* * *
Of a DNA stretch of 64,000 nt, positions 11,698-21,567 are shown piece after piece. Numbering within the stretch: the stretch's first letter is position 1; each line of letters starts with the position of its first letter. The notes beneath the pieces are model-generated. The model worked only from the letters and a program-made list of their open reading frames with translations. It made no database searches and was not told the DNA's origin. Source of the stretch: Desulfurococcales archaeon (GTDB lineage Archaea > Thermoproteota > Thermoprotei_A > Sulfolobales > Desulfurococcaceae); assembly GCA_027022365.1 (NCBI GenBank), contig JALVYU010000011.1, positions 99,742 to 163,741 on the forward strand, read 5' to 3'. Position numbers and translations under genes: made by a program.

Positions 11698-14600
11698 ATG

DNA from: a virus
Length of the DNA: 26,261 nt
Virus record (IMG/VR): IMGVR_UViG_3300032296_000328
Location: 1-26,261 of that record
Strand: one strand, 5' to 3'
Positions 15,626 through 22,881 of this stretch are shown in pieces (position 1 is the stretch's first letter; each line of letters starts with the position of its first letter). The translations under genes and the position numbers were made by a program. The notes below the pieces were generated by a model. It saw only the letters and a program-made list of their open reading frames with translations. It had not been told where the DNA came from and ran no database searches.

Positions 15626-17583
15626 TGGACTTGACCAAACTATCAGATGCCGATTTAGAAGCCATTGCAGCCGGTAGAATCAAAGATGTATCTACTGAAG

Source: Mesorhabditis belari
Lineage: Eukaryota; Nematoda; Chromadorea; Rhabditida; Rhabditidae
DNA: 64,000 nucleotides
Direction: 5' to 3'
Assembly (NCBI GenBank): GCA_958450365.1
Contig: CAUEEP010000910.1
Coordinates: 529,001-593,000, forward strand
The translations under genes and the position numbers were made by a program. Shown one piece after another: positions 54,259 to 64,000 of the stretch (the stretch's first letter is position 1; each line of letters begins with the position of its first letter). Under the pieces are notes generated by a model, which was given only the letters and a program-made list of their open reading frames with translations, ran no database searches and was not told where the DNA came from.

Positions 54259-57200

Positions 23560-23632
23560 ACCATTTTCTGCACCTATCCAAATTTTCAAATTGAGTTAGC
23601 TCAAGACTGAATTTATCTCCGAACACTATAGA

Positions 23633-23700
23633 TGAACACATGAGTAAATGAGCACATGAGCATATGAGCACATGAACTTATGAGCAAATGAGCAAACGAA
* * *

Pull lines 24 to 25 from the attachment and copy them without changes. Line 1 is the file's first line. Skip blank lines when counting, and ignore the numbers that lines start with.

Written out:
Positions 23633-23700
23633 TGAACACATGAGTAAATGAGCACATGAGCATATGAGCACATGAACTTATGAGCAAATGAGCAAACGAA